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Confidence tricks

Last week’s Budget was memorable for what it failed to do for the housing market rather than the “underwhelming” measures the Chancellor did lay down.

Chancellor Alistair Darling outlined plans for increased support to mortgage borrowers in arrears, an extension of the stamp duty holiday for properties under £175,000 and a pledge to guarantee £50bn of mortgage-backed assets.

But the industry hit back at these plans immediately. Exact managing director Alan Cleary says: “This Budget was totally underwhelming, it did nothing to help the market. There were a million things that Darling could have offered but he did not.”

What would have helped? Mortgage expert Jonathan Cornell believes a large, sweeping gesture would have gone a long way to boost market confidence. He says: “I was expecting something huge, like a temporary holiday for all stamp duty, not just an extension of the £175,000 threshold. But all the Budget offered us was window-dressing.”

Before the Budget, John Charcol senior technical manager Ray Boulger argued that a full cessation of stamp duty would have been helpful and cheap to offer. He says revenue from stamp duty has collapsed after a 60 per cent drop in property transactions and 25 per cent decrease in prices.

He calculates that this drop has taken some properties out of the net completely and has moved many homes down the band ratings, meaning the Government only makes around £2bn a year from the tax. Boulger says: “Forgoing this would have only cost about one-sixth of the cost of the one-year VAT cut.”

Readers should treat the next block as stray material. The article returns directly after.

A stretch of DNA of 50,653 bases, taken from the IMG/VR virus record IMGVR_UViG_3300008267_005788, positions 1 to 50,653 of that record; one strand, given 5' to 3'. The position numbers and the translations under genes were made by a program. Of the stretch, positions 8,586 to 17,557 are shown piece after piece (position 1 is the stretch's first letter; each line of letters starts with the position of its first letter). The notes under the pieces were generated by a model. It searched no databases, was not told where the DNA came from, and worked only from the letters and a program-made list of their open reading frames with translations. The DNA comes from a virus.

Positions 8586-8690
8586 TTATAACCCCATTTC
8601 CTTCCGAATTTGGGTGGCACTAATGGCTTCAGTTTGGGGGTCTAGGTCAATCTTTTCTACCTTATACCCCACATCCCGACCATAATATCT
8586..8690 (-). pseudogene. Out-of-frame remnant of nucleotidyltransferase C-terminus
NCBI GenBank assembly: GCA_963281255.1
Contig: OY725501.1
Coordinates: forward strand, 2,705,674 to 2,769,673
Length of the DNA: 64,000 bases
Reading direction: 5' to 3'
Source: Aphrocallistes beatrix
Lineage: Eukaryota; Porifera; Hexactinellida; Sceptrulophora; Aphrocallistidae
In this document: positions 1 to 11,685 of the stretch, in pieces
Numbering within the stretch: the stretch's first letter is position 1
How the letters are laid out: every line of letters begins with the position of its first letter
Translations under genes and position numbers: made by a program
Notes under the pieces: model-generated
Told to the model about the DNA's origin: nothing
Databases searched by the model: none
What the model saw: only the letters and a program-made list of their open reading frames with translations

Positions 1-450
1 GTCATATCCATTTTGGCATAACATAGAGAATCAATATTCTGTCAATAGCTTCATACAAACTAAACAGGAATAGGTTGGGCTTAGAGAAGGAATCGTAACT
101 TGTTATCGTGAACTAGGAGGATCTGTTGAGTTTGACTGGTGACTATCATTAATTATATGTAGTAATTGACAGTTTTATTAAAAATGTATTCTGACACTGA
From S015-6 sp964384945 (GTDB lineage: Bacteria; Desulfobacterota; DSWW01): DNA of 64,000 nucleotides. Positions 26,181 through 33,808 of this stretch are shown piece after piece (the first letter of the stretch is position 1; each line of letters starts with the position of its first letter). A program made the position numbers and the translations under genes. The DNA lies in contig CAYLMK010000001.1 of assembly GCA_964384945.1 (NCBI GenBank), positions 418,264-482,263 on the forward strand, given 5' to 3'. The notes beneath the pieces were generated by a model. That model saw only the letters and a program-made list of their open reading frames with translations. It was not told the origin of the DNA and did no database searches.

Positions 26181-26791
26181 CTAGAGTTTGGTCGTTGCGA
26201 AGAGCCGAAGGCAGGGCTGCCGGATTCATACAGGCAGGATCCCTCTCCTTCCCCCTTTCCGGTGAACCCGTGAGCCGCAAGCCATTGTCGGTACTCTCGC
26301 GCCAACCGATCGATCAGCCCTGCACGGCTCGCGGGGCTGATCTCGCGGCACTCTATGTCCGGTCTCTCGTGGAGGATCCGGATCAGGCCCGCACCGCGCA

There was also criticism of Government plans to invest a further £80m into the shared equity HomeBuy Direct Scheme, a state incentive that offers first-time buyers a loan for a newbuild property.

Savills director Melanie Bien feels the Chancellor missed a trick in not offering anything to the oversubscribed MyChoice HomeBuy scheme, which offers shared-equity incentives on existing properties: “This is aimed at helping developers, not borrowers.”

Another missed opportunity was the Government’s asset guarantee scheme. In the Budget, Darling pledged to guarantee £50bn of mortgage-backed assets for six months. The assets must have been originated after 2008 by banks and building societies, and must be made up of AAA securities.

But Homefunding chief executive Tony Ward notes: “The guarantee is good but not that good. What the Budget should have done is allow the Bank of England to create a secondary market itself and begin buying up assets.

“Alternatively, the bank could offer the discount window facility to non-banks such as pension funds. Then they could make money back on the assets they choose to buy.

“Just guaranteeing an AAA security is not going to make it more attractive to investors.”

Boulger adds: “This was a great opportunity for an innovative funding scheme or a radical pledge to stimulate the market. But you cannot help thinking this was just the Government playing politics, hiding the fact that it has not got the money to do anything.”

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